- August 23, 1989
- All Alaska Agents
- Nystrom V. Buckhorn Homes
The Alaska Supreme Court has ruled that (1) a contractor is not entitled to priority of its lien over a previously recorded deed of trust, but (2) an unrecorded mechanics' lienholder is entitled to notice of foreclosure.
AS 34.35.060(c) gives super-priority to liens of "individuals" over prior encumbrances. Individual seemed to be clearly defined in AS 34.35.120(10). However, the trial court decided that a contractor fit within the definition. The Supreme Court reversed by clarifying that "individual" means a "natural person who is not acting as a contractor and who is employed by the owner of real property or employed by a contractor". A contractor is not entitled to priority.
The Supreme Court also ruled, however, that this contractor was entitled to notice of foreclosure of the deed of trust. The contractor's claim of lien was not recorded until after the sale. It was evidenced, however, by the recent construction on the property.
The court determined that the "trustee or beneficiary should inspect the property" to "insure that all interested parties, including those without recorded interests, have notice of the foreclosure".
Our Trustee Sale Guarantees are limited to matters of record and we should not have any liability for this problem. Our information for Trustee and Additional Inquiry endorsements are somewhat ambiguous on this point and will be cleaned up.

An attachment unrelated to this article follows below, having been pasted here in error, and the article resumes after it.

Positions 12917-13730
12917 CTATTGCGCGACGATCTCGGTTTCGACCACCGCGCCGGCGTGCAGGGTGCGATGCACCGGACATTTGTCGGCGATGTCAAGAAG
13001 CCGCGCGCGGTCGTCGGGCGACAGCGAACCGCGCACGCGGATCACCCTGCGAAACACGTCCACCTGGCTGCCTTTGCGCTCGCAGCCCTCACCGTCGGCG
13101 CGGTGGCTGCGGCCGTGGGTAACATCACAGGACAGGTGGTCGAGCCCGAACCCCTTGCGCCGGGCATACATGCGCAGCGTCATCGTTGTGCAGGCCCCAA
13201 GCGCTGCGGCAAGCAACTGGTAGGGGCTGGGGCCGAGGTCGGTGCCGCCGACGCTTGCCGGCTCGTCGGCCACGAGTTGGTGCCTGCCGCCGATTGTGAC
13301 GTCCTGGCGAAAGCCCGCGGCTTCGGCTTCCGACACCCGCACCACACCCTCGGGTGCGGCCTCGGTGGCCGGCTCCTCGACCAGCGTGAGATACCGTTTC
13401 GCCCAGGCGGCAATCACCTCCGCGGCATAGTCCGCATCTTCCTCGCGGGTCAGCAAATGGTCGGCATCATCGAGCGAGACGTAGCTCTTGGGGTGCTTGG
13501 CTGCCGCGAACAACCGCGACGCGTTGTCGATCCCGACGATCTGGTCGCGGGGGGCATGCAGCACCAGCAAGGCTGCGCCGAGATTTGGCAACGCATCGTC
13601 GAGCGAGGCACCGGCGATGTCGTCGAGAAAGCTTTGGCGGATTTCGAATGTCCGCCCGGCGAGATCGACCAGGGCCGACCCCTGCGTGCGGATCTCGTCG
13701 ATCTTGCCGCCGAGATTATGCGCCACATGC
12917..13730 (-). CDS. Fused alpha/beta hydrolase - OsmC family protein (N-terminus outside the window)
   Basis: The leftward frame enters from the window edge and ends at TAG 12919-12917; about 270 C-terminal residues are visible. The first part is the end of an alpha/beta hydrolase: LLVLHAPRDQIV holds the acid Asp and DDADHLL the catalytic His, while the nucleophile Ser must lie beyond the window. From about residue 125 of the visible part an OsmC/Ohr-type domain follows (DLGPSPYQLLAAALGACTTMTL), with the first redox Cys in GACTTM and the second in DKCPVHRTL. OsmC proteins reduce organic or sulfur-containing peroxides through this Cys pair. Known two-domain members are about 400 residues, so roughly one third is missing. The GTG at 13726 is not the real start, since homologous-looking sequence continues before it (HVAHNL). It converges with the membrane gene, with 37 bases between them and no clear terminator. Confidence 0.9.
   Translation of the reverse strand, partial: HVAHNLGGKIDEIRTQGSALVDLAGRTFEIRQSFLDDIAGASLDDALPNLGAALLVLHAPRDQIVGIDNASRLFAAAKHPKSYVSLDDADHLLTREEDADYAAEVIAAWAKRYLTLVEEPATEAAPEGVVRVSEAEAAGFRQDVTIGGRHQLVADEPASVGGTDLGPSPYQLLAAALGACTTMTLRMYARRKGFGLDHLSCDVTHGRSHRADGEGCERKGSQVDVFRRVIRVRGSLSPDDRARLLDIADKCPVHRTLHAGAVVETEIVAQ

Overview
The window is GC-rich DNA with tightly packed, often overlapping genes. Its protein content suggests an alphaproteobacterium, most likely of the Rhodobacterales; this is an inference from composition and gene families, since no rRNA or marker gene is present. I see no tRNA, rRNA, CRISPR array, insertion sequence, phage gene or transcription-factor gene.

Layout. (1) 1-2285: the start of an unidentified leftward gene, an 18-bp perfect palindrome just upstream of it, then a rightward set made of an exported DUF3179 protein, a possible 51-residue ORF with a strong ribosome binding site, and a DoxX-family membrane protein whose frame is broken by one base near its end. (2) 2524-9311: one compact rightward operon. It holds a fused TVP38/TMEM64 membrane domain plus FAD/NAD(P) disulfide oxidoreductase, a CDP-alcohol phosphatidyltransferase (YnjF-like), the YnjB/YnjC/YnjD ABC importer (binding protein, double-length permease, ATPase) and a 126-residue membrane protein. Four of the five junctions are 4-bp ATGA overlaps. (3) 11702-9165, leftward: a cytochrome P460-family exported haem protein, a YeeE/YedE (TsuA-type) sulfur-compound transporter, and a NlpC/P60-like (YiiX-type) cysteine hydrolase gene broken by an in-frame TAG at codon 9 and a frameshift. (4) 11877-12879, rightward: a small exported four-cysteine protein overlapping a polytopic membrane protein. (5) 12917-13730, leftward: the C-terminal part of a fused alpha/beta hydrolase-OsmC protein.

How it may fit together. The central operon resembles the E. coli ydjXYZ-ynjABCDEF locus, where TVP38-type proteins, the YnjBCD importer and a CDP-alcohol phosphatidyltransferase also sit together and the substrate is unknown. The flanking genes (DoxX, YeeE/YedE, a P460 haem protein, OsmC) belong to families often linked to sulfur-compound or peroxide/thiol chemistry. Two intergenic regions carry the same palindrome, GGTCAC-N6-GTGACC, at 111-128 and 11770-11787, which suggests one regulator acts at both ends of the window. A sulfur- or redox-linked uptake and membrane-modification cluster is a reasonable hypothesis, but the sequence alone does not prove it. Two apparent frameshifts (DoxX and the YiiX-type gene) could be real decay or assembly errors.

If you are conducting trustee sales, you should attempt to disclaim liability for parties in possession, or whose interests would be disclosed by inspection, who are entitled to notice. This should be the beneficiary's responsibility.
If you are insuring through a deed of trust sale within 90 days of sale, you should inspect the property for unrecorded interests and new construction. If they exist, verify that notice of foreclosure was given. If more than 90 days has elapsed without recordation of a lien, you may ignore the problem. If a lien was recorded, verify that notice was given.
The real problem in Buckhorn was that property appraised at $115,000 was sold for $22,000. When such a disparity between value and sales price exists, the courts will look for a way to upset that sale. It is very important that you not insure through forced sales when the amount bid was less than 70% of value or the debtor remains in possession.
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